Women of the Renaissance (Book, 1991) [WorldCat.org]
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Women of the Renaissance

Author: Margaret L King
Publisher: Chicago : University of Chicago Press, ©1991.
Series: Women in culture and society.
Edition/Format:   Print book : EnglishView all editions and formats
Summary:
In this informative and lively volume, Margaret L. King synthesizes a large body of literature on the condition of western European women in the Renaissance centuries (1350-1650), crafting a much-needed and unified overview of women's experience in Renaissance society. Utilizing the perspectives of social, church, and intellectual history, King looks at women of all classes, in both usual and unusual settings. She  Read more...
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Details

Genre/Form: History
Material Type: Internet resource
Document Type: Book, Internet Resource
All Authors / Contributors: Margaret L King
ISBN: 0226436179 9780226436173 0226436187 9780226436180
OCLC Number: 23941992
Description: xv, 333 pages ; 24 cm.
Contents: Daughters of Eve: women in the family --
Daughters of Mary: women and the church --
Virgo et virago: women and high culture.
Series Title: Women in culture and society.
Responsibility: Margaret L. King.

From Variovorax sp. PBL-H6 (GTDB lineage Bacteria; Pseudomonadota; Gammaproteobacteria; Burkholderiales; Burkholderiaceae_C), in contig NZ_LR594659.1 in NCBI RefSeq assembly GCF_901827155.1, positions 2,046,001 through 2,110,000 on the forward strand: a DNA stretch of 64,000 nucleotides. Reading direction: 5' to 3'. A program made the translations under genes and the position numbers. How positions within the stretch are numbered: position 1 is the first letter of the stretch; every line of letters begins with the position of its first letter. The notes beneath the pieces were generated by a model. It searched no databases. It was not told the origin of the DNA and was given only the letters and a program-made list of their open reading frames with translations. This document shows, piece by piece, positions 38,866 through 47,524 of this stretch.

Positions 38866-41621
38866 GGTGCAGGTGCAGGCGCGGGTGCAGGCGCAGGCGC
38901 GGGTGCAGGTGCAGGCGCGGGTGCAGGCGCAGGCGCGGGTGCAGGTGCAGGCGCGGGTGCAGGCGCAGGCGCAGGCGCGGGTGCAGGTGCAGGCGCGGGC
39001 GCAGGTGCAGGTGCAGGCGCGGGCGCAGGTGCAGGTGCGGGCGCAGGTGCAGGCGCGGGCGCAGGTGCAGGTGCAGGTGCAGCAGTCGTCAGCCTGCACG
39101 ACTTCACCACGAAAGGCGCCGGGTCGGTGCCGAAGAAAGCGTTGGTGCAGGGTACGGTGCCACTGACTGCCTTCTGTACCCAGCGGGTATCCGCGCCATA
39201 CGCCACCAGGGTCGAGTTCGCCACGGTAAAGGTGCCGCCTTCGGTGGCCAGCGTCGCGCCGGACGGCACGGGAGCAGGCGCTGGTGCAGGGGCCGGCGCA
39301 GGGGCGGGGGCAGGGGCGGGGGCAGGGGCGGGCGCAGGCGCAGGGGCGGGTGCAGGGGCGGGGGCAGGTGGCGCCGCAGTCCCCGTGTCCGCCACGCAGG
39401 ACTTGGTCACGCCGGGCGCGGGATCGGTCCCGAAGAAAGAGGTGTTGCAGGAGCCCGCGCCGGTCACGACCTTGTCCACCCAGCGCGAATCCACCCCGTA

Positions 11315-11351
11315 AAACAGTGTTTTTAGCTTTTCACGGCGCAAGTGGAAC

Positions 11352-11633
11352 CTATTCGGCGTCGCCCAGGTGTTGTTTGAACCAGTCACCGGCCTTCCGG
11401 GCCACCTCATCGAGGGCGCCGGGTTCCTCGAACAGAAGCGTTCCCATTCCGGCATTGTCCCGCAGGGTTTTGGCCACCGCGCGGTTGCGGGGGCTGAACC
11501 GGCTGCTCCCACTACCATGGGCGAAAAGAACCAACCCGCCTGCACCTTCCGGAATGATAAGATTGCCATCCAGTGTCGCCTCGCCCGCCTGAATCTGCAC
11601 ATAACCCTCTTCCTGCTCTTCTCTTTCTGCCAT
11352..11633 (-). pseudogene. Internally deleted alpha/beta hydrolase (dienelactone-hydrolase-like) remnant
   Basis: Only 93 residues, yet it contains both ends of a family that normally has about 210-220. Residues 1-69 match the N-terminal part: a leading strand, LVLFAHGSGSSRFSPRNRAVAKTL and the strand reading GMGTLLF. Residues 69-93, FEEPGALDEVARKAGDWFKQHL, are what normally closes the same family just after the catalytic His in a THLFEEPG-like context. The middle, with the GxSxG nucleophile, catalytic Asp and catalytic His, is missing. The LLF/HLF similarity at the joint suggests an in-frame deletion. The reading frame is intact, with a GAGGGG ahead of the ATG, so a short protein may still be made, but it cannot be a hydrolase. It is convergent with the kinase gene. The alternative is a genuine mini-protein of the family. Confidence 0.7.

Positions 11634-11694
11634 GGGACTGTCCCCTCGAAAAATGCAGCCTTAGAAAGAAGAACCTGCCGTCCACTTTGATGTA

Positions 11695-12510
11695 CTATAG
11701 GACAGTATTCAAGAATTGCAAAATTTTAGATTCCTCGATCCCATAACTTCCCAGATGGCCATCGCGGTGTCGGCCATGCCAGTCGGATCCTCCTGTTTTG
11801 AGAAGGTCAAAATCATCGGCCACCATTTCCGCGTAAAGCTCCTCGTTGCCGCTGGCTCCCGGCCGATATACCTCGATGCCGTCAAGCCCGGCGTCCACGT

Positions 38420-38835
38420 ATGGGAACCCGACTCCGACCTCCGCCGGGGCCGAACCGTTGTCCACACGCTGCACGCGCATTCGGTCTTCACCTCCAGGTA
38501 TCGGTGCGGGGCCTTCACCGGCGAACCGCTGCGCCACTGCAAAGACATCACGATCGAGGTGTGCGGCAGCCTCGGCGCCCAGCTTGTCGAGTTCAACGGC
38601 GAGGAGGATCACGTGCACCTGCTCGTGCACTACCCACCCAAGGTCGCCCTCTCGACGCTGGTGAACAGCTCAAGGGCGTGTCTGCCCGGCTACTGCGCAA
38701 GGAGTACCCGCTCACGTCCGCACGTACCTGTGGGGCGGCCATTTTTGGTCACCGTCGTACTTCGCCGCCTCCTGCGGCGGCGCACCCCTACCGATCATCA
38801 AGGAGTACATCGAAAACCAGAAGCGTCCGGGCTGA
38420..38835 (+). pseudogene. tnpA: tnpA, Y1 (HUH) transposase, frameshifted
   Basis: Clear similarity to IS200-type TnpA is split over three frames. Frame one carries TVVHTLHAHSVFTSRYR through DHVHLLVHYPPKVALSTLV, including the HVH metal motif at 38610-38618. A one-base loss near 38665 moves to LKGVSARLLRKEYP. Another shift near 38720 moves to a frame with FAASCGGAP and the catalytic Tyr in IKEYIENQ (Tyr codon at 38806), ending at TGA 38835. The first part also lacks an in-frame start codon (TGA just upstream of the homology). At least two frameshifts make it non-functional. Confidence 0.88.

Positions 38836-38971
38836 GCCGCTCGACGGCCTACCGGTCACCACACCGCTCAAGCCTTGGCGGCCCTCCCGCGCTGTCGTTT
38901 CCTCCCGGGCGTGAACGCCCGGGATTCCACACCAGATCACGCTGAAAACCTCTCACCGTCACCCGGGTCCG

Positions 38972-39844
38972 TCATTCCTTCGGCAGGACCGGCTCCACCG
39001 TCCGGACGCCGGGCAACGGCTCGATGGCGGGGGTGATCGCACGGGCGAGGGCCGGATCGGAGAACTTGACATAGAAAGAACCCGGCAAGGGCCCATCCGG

More information:

Abstract:

In this informative and lively volume, Margaret L. King synthesizes a large body of literature on the condition of western European women in the Renaissance centuries (1350-1650), crafting a much-needed and unified overview of women's experience in Renaissance society. Utilizing the perspectives of social, church, and intellectual history, King looks at women of all classes, in both usual and unusual settings. She first describes the familial roles filled by most women of the day--as mothers, daughters, wives, widows, and workers. She turns then to that significant fraction of women in, and acted upon, by the church: nuns, uncloistered holy women, saints, heretics, reformers, and witches, devoting special attention to the social and economic independence monastic life afforded them. The lives of exceptional women, those warriors, queens, patronesses, scholars, and visionaries who found some other place in society for their energies and strivings, are explored, with consideration given to the works and writings of those first protesting female subordination: the French Christine de Pizan, the Italian Modesta da Pozzo, the English Mary Astell. --Publisher.

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